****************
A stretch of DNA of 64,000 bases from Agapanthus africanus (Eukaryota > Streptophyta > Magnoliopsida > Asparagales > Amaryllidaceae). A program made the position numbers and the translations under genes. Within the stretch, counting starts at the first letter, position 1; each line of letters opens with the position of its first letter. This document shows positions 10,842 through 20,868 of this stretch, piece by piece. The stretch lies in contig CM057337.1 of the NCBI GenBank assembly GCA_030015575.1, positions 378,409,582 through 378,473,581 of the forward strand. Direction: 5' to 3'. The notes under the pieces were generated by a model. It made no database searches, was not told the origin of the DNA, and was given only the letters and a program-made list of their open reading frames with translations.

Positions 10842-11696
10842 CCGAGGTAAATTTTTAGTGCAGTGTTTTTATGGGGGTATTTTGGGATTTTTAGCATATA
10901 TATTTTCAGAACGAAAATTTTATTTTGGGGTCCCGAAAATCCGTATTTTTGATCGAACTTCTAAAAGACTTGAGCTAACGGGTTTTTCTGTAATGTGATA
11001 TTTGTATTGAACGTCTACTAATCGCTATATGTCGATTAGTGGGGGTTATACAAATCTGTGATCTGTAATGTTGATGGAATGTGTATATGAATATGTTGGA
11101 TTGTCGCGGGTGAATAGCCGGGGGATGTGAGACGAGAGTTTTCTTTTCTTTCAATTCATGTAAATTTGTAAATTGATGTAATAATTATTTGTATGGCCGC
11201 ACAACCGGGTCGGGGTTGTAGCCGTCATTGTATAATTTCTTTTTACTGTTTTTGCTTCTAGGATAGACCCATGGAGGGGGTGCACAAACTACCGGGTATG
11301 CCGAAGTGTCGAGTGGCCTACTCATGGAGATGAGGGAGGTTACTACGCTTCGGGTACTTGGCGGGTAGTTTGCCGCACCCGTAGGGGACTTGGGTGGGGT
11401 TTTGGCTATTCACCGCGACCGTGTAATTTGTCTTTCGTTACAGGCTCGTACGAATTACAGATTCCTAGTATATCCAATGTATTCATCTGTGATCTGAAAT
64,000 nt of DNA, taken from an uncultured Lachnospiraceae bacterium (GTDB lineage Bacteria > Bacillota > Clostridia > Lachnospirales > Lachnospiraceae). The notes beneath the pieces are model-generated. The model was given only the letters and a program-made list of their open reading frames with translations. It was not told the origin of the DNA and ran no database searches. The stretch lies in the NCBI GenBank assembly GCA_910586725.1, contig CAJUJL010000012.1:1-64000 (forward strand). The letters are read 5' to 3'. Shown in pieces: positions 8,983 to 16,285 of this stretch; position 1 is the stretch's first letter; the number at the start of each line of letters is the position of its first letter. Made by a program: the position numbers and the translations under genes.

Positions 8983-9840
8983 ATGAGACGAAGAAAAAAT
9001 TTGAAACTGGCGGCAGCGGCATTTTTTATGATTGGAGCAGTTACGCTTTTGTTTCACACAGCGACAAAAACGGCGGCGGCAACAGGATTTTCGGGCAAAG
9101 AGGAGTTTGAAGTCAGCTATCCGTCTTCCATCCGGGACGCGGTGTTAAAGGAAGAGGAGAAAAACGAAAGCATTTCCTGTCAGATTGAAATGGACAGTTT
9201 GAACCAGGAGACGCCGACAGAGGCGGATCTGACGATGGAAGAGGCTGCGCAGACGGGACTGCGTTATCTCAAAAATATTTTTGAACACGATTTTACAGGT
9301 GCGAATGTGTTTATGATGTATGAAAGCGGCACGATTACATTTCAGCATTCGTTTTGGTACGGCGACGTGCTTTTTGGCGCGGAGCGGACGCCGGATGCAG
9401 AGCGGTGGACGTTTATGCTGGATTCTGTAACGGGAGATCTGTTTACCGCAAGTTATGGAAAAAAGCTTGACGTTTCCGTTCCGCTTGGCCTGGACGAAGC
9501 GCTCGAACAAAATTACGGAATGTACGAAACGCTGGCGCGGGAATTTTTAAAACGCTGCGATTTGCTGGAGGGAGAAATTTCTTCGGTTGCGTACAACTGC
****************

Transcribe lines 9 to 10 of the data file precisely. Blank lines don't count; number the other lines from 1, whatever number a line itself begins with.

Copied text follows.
11401 TTTGGCTATTCACCGCGACCGTGTAATTTGTCTTTCGTTACAGGCTCGTACGAATTACAGATTCCTAGTATATCCAATGTATTCATCTGTGATCTGAAAT
64,000 nt of DNA, taken from an uncultured Lachnospiraceae bacterium (GTDB lineage Bacteria > Bacillota > Clostridia > Lachnospirales > Lachnospiraceae). The notes beneath the pieces are model-generated. The model was given only the letters and a program-made list of their open reading frames with translations. It was not told the origin of the DNA and ran no database searches. The stretch lies in the NCBI GenBank assembly GCA_910586725.1, contig CAJUJL010000012.1:1-64000 (forward strand). The letters are read 5' to 3'. Shown in pieces: positions 8,983 to 16,285 of this stretch; position 1 is the stretch's first letter; the number at the start of each line of letters is the position of its first letter. Made by a program: the position numbers and the translations under genes.